On May 17, the United States Department of Justice (DOJ) unveiled new rules for detecting, preventing, and responding to prison rape. The new standards are required under the federal Prison Rape Elimination Act (PREA) of 2003. The new PREA standards will affect federal, state, and local correctional institutions and will pose cost and implementation challenges to county jails. County representatives from the Maryland Correctional Administrators Association (MCAA) offered their input on initial drafts of the standards.
From a DOJ press release:
This landmark rule sets national standards for four categories of facilities: adult prisons and jails, lockups, community confinement facilities and juvenile facilities. Today’s rule is the first-ever federal effort to set standards aimed at protecting inmates in all such facilities at the federal, state and local levels. …
The standards have three clear goals: to prevent, detect and respond to sexual abuse.
Correctional facilities must implement required changes to meet the three goals, including: employee background screenings; restricting correctional officers of a different gender from performing certain actions on an inmate, such as a pat-down; educating prison inmates on sexual abuse issues; and having clearly defined evidence and disciplinary protocols when an alleged sexual assault occurs. Each facility must undergo a compliance audit every three years. States that refuse to comply will lose up to 5% of their federal prison funding. The press release also discusses available assistance:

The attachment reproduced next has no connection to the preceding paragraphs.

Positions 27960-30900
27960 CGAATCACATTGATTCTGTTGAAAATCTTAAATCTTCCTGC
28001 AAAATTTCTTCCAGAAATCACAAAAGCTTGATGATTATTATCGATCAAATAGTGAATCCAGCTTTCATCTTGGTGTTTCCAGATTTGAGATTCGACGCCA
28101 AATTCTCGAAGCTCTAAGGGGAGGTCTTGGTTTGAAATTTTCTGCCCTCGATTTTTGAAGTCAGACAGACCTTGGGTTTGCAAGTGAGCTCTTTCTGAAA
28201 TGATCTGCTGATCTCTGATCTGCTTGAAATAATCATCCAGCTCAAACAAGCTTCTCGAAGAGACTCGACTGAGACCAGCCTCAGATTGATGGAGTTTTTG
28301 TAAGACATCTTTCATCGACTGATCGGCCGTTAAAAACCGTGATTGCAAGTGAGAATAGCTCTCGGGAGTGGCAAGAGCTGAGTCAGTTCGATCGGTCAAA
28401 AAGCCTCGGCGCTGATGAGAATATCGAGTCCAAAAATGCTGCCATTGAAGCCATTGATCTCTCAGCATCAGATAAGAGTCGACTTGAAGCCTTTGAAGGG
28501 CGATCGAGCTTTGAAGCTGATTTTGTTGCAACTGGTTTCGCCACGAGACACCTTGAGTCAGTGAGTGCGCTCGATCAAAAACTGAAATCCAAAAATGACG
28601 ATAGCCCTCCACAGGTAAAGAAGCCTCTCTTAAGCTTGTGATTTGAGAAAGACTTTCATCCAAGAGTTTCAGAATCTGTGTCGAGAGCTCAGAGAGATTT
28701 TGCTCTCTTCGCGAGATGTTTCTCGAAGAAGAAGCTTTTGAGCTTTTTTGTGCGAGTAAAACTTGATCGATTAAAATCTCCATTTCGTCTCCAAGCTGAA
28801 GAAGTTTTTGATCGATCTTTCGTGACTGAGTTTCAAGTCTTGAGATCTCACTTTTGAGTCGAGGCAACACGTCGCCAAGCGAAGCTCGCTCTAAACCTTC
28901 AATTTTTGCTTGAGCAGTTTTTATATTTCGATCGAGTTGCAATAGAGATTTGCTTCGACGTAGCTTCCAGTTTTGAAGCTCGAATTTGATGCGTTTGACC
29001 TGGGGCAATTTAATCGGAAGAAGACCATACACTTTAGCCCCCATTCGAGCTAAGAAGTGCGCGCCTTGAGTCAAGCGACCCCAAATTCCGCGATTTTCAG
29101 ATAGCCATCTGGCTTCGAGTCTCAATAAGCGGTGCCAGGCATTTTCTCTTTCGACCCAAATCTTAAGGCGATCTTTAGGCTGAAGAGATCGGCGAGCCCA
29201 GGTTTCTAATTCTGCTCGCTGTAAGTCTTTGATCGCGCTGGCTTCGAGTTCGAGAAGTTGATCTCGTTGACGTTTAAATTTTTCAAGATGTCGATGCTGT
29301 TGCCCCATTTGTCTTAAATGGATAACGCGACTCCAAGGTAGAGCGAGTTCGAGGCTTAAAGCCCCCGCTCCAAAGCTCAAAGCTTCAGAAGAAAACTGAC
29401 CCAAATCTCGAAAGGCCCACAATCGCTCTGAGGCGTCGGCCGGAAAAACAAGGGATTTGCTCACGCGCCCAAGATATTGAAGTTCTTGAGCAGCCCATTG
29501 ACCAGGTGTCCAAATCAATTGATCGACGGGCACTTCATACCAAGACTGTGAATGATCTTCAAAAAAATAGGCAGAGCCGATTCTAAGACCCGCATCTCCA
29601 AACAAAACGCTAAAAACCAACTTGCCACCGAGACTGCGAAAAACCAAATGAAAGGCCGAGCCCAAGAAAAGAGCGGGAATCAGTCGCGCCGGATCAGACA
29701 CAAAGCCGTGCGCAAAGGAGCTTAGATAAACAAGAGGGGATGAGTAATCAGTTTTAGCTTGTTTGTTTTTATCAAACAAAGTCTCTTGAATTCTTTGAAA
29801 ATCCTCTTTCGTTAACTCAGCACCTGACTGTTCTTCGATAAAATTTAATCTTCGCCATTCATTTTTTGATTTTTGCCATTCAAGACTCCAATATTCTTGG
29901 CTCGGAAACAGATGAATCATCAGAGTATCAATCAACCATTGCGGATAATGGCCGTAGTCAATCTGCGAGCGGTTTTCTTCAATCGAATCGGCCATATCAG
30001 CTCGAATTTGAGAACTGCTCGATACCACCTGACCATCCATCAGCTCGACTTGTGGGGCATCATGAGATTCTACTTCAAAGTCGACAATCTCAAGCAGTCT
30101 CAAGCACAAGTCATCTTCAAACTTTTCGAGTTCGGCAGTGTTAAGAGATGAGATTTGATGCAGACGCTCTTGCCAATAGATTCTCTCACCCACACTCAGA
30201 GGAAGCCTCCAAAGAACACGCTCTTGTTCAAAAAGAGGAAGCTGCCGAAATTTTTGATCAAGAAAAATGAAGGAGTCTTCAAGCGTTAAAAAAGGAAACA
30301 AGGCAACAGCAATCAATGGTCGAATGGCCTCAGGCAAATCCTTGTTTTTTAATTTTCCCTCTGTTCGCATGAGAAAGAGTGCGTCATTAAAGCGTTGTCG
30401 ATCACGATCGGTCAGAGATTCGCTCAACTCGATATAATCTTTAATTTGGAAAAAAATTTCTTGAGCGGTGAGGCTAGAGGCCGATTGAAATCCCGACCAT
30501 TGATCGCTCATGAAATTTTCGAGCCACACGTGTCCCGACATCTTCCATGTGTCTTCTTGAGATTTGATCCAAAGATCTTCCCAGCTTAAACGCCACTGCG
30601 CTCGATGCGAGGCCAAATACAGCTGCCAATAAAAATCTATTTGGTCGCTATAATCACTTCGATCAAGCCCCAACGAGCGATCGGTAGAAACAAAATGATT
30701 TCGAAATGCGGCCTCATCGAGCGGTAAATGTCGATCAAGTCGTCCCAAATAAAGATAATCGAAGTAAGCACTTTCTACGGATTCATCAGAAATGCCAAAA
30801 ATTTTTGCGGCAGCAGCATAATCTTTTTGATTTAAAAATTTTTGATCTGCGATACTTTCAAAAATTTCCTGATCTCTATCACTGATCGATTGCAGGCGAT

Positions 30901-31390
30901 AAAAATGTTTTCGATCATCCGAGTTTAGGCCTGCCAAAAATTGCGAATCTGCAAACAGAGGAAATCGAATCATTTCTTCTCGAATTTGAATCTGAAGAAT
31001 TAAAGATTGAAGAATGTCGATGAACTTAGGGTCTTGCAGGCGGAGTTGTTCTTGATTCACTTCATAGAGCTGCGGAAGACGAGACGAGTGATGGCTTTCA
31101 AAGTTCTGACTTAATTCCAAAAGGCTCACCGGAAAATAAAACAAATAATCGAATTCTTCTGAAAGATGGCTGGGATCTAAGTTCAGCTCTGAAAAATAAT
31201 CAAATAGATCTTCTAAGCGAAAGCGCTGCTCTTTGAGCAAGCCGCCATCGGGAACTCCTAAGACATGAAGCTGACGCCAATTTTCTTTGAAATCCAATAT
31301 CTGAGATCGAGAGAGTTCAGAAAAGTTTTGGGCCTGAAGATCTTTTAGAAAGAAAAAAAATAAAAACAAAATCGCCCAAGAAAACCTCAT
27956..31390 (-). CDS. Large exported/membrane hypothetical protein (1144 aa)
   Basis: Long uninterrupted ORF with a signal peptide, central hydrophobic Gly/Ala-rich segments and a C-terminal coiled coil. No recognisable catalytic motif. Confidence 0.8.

To assist federal, state and local agencies in their compliance efforts, the department has funded the National Resource Center for the Elimination of Prison Rape to serve as a national resource for online and direct support, training, technical assistance, and research to assist adult and juvenile corrections, detention, and law enforcement professionals in combating sexual abuse in confinement. …
The department is also continuing grantmaking to support state and local demonstration projects aimed at combating sexual abuse in confinement facilities, through the Bureau of Justice Assistance. In addition, the National Institute of Corrections will develop electronic and web-based resource materials based on the standards set forth in the final rule.
Regulatory Impact Assessement of the Rule (summarizes costs and benefits)